Right! That “married and has three children” is leaving out some gaping holes. In the bizarre world of NPD that I have found myself in, I honestly think he thought he could switch out the female characters and hope no one noticed. Let me rewrite that, “Tony Jones lives with his mistress, turned spiritual wife 15 years his junior. His ex-wife lives across town with the three children, and she has sole physical custody because in the custody evaluation, domestic violence and mental illness were confirmed. The spiritual wife takes head shots for all of my book/speaker/blogger Christian celebrity friends. I have told everyone I was a suffering spouse, and they believe me. I also told them my ex-wife was “bat shit” crazy. I tore her shoulder once throwing her across a room. When she called 911 I told her, “They’ll never believe you. Don’t you know the “code of the blue?” In his spare time, he heads the Edina police chaplaincy program and hunts, does ride-a-longs and throws chili parties for his cop friends.”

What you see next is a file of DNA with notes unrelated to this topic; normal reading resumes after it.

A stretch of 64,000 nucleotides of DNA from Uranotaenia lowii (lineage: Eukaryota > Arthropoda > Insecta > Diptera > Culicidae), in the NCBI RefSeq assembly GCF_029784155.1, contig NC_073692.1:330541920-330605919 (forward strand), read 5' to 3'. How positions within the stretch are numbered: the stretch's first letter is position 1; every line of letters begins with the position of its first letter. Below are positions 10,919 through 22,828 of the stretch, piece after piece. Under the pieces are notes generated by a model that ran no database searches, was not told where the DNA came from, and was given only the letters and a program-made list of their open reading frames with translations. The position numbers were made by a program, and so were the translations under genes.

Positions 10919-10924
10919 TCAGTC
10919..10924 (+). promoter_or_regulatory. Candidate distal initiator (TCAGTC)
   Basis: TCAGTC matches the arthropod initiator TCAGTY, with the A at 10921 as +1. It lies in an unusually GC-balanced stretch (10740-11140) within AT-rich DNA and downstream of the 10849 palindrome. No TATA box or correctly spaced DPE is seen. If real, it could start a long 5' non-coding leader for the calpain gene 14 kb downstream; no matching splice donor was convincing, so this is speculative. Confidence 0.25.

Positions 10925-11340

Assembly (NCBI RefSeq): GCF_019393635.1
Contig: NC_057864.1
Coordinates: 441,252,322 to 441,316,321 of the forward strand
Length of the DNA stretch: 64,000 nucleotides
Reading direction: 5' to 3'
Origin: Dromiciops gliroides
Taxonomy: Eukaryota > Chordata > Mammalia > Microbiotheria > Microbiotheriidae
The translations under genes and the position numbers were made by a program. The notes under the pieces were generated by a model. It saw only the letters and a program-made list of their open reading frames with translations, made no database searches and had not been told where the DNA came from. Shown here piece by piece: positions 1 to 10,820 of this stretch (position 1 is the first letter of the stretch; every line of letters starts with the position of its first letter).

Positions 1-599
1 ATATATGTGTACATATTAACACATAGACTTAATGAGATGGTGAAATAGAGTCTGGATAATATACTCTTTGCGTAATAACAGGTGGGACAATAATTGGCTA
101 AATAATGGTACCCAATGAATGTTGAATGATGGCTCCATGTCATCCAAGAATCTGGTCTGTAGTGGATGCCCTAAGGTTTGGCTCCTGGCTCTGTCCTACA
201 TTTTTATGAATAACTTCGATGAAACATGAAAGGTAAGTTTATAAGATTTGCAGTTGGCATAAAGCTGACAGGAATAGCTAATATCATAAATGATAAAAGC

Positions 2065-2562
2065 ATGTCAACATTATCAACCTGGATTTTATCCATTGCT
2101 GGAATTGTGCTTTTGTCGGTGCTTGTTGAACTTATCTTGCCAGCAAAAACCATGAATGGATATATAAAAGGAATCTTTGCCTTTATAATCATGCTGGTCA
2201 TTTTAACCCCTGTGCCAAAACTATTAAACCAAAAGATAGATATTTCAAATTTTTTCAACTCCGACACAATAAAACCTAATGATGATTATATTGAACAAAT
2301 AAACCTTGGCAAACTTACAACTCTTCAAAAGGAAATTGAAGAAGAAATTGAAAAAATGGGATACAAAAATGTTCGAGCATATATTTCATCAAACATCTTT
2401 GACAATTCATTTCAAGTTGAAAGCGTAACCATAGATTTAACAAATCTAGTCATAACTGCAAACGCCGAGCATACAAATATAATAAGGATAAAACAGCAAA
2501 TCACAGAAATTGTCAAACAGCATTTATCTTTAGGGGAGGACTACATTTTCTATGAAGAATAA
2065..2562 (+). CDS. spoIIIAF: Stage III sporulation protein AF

367. @ David:
    Thank you, Corbin. Prayers are needed as Parental Alienation Syndrome is in full swing with my oldest son. His father is wounded and shared what is happening on line with him. Awful! I have sons and this needs to be exposed so they know the whole truth. Abusing woman will not be tolerated in any form.